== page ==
The default pass does 9 different tests, varying in access patterns and test data. A tenth test, bit fade, is selectable from the menu. It writes all memory with zeroes, then sleeps for 90 minutes before checking to see if bits have changed (perhaps because of refresh problems). This is repeated with all ones for a total time of 3 hours per pass.

Many chipsets can report RAM speeds and timings via SPD (Serial Presence Detect) or EPP (Enhanced Performance Profiles), and some even support changing the expected memory speed. If the expected memory speed is overclocked, Memtest86 can test that memory performance is error-free with these faster settings.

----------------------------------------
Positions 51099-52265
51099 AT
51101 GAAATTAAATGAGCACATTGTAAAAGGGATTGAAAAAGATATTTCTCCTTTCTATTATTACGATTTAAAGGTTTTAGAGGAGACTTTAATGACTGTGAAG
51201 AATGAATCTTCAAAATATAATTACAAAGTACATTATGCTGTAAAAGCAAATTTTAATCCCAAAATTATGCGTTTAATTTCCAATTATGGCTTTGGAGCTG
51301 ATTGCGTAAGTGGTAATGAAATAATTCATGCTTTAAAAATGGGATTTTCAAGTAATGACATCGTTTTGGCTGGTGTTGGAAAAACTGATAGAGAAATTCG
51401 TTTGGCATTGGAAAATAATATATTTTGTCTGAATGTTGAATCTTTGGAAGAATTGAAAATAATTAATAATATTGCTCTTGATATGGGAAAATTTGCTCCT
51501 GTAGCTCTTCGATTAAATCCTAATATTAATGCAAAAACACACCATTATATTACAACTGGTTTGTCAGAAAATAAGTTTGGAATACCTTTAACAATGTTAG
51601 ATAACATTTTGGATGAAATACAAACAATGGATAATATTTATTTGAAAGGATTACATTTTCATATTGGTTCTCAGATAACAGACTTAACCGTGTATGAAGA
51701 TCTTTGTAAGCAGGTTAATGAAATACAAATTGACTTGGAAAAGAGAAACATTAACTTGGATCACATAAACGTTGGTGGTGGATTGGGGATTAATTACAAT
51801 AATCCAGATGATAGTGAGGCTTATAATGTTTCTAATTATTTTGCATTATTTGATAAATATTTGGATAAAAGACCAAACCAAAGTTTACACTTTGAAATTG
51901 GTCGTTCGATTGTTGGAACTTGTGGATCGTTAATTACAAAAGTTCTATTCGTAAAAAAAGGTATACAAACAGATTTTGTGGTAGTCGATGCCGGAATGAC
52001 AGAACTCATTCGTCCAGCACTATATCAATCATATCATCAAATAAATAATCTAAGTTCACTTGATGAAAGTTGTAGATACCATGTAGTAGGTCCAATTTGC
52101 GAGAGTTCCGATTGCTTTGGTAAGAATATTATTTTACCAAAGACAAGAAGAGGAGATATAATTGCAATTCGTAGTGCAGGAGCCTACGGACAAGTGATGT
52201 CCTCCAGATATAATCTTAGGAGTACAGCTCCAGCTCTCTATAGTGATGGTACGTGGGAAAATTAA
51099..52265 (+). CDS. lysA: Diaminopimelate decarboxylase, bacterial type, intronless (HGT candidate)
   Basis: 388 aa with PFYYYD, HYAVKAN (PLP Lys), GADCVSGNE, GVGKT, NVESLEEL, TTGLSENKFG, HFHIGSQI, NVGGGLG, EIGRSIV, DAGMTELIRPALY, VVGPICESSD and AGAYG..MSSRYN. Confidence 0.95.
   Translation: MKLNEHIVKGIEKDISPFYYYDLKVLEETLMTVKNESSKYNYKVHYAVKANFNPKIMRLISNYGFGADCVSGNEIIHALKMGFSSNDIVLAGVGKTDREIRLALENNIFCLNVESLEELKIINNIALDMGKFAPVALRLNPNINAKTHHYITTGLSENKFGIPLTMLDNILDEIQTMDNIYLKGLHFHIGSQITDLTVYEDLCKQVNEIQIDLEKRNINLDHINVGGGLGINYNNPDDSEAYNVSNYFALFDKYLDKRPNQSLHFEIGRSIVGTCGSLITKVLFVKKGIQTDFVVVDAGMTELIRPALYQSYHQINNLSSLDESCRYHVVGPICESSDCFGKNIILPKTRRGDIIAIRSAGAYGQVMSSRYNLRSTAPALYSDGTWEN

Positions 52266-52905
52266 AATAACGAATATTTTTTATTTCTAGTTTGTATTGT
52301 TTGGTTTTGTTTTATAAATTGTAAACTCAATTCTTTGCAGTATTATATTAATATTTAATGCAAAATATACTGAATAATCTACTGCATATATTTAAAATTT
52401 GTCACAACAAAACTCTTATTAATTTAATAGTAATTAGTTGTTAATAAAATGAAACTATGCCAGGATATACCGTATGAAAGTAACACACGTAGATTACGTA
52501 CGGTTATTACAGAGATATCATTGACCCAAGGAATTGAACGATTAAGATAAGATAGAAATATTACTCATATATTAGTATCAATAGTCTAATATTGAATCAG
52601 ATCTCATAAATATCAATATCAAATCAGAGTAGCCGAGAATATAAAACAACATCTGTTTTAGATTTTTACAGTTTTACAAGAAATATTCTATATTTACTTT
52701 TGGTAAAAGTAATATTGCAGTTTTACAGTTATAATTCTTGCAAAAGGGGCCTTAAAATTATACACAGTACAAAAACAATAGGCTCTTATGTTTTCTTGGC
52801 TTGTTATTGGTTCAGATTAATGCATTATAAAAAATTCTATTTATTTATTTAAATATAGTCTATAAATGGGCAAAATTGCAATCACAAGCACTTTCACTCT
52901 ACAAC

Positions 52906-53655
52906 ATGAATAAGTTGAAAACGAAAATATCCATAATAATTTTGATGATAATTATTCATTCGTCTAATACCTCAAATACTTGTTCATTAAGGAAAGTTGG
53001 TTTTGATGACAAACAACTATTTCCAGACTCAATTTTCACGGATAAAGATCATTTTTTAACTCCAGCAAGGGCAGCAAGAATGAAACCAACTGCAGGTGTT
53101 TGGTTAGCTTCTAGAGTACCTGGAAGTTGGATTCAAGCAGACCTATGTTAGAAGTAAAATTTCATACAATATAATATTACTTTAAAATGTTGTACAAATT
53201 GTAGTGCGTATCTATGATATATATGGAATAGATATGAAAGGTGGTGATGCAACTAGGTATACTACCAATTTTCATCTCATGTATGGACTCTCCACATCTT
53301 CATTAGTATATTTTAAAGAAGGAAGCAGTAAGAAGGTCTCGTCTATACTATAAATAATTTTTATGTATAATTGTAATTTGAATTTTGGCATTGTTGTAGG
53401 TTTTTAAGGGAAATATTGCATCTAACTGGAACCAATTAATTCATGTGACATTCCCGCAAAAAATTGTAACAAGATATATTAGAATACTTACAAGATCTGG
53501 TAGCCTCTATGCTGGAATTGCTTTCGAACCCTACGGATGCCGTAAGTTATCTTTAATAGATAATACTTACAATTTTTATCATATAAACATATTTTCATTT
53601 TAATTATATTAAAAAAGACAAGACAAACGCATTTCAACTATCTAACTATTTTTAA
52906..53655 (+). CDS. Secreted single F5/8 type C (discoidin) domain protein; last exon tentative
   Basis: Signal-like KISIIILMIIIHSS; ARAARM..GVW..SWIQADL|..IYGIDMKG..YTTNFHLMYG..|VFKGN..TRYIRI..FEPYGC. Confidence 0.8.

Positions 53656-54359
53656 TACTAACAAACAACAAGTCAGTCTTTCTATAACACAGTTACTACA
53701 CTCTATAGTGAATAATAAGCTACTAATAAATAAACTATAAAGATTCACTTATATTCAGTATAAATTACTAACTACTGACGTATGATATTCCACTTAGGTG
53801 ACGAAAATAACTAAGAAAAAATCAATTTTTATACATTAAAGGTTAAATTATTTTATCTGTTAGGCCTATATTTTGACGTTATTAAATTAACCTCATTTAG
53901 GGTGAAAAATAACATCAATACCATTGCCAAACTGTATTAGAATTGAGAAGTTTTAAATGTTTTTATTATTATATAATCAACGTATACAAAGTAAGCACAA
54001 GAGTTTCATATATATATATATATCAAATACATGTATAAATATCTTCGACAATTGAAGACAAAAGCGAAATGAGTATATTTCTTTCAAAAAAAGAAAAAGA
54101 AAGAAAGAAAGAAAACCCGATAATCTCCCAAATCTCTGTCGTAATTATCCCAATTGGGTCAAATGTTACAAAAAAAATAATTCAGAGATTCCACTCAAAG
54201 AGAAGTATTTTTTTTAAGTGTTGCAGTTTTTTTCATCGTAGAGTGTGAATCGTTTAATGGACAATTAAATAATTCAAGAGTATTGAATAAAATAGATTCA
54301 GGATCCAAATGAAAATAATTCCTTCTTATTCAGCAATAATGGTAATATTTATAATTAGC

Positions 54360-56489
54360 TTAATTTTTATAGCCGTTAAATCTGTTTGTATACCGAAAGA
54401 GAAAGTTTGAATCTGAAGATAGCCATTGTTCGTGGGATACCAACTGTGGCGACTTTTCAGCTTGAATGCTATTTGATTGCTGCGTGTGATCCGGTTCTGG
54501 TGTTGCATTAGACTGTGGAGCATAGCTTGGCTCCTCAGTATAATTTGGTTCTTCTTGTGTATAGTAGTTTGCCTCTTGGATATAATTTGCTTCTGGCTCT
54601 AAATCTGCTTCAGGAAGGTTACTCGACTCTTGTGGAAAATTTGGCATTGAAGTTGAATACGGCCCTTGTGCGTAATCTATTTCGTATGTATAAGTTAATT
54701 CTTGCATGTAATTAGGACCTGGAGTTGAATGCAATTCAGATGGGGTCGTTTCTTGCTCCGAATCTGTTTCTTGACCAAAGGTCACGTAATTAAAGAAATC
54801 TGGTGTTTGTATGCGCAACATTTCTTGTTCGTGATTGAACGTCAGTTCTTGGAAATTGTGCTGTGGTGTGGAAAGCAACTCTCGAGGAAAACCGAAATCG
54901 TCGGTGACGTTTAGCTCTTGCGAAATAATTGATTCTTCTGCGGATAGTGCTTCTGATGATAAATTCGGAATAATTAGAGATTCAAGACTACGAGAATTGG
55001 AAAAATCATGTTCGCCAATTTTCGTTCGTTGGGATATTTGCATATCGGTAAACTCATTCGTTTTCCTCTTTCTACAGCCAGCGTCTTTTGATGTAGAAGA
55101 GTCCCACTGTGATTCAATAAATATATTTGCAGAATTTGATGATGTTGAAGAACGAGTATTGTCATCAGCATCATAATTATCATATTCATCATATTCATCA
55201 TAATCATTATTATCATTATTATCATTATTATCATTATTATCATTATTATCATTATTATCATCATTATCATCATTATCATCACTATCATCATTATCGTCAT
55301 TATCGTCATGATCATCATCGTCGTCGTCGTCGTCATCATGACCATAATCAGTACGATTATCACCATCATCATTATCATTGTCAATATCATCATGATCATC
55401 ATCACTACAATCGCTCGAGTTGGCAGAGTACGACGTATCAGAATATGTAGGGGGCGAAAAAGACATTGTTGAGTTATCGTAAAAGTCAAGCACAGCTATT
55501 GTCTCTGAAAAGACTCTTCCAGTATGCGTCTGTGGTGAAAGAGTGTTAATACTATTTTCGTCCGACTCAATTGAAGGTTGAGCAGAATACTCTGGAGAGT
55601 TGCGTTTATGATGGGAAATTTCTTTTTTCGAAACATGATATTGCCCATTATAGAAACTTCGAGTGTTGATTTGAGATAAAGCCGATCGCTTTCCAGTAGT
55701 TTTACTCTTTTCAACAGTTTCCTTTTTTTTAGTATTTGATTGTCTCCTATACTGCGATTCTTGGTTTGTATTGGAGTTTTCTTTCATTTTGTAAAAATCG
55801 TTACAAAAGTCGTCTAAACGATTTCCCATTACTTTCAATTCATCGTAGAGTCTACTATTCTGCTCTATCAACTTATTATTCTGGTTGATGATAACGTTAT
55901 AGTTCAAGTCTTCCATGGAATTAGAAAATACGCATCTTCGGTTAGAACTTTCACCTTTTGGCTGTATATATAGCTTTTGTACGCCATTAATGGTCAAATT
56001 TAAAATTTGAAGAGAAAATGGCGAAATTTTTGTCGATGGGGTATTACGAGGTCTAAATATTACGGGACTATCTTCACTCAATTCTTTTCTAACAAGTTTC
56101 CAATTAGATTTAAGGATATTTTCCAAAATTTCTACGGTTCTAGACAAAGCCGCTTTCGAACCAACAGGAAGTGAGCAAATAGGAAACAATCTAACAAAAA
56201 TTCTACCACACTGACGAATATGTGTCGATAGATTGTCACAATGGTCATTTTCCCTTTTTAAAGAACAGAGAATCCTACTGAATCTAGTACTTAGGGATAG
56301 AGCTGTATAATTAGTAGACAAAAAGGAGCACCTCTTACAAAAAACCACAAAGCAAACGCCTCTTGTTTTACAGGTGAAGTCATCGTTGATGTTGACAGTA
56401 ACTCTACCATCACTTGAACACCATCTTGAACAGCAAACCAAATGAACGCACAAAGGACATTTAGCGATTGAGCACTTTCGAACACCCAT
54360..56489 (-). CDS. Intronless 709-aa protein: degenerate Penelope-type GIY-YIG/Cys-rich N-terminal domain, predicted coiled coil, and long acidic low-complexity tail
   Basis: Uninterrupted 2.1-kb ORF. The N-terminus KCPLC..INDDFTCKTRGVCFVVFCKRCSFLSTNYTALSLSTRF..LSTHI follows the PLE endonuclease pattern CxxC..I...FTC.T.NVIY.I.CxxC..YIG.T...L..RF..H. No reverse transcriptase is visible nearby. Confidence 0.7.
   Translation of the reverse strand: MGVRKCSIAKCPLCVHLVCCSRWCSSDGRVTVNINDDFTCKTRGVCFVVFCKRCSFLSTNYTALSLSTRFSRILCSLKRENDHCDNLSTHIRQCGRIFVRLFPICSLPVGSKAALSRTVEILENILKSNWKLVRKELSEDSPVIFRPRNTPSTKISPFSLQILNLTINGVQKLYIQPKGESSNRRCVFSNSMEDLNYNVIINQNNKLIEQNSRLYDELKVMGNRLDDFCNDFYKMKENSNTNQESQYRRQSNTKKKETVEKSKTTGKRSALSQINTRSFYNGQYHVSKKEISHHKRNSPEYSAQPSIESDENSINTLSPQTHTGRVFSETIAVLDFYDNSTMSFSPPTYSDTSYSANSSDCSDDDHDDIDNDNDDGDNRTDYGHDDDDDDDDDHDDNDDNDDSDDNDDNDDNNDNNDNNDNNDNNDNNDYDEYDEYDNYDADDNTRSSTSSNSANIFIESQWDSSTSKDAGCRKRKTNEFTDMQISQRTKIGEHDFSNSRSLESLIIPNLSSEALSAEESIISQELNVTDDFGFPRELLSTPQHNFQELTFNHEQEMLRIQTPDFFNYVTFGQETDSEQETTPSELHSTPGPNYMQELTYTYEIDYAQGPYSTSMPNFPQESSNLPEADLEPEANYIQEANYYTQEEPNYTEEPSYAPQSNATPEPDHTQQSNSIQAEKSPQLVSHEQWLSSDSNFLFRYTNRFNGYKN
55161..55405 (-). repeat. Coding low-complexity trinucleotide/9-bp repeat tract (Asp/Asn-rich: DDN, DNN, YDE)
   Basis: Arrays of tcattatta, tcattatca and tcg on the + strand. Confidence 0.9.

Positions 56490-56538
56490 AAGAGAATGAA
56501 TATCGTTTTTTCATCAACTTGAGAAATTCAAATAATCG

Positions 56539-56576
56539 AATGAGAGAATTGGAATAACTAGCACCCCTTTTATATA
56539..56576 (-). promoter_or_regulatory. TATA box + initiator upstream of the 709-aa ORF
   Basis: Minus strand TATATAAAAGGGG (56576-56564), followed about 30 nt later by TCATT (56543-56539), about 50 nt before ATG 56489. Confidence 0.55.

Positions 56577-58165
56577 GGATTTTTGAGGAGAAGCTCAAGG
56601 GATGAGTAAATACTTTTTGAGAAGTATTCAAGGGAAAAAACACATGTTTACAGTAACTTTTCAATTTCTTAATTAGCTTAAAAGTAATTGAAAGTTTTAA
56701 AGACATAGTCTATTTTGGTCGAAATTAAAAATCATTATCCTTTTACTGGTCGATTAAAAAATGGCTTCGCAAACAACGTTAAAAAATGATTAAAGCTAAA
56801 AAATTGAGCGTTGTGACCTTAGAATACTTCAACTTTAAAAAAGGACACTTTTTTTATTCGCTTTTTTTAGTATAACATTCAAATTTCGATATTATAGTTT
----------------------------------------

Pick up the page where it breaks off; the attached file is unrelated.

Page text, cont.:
Some hardware is able to report the "PAT status" (PAT: enabled or PAT: disabled). This is a reference to Intel Performance acceleration technology; there may be BIOS settings which affect this aspect of memory timing.

This information, if available to the program, can be displayed via a menu option.

Any other questions, they can most likely be answered by reading this great guide here:

FAQ : please read before posting

3. Corrupt hard drive or Windows install / OS install resulting in corruption to the registry or page file.

HDD diagnostics: Seatools - Refer to the below:

SeaTools | Seagate

You can run it via Windows or DOS. Do note that the only difference is simply the environment you're running it in. In Windows, if you are having what you believe to be device driver related issues that may cause conflicts or false positive, it may be a wise decision to choose the most minimal testing environment (DOS).

Run all tests EXCEPT: Fix All, Long Generic, and anything Advanced.

To reset your page file, follow the instructions below:

a ) Go to Start...Run...and type in "sysdm.cpl" (without the quotes) and press Enter.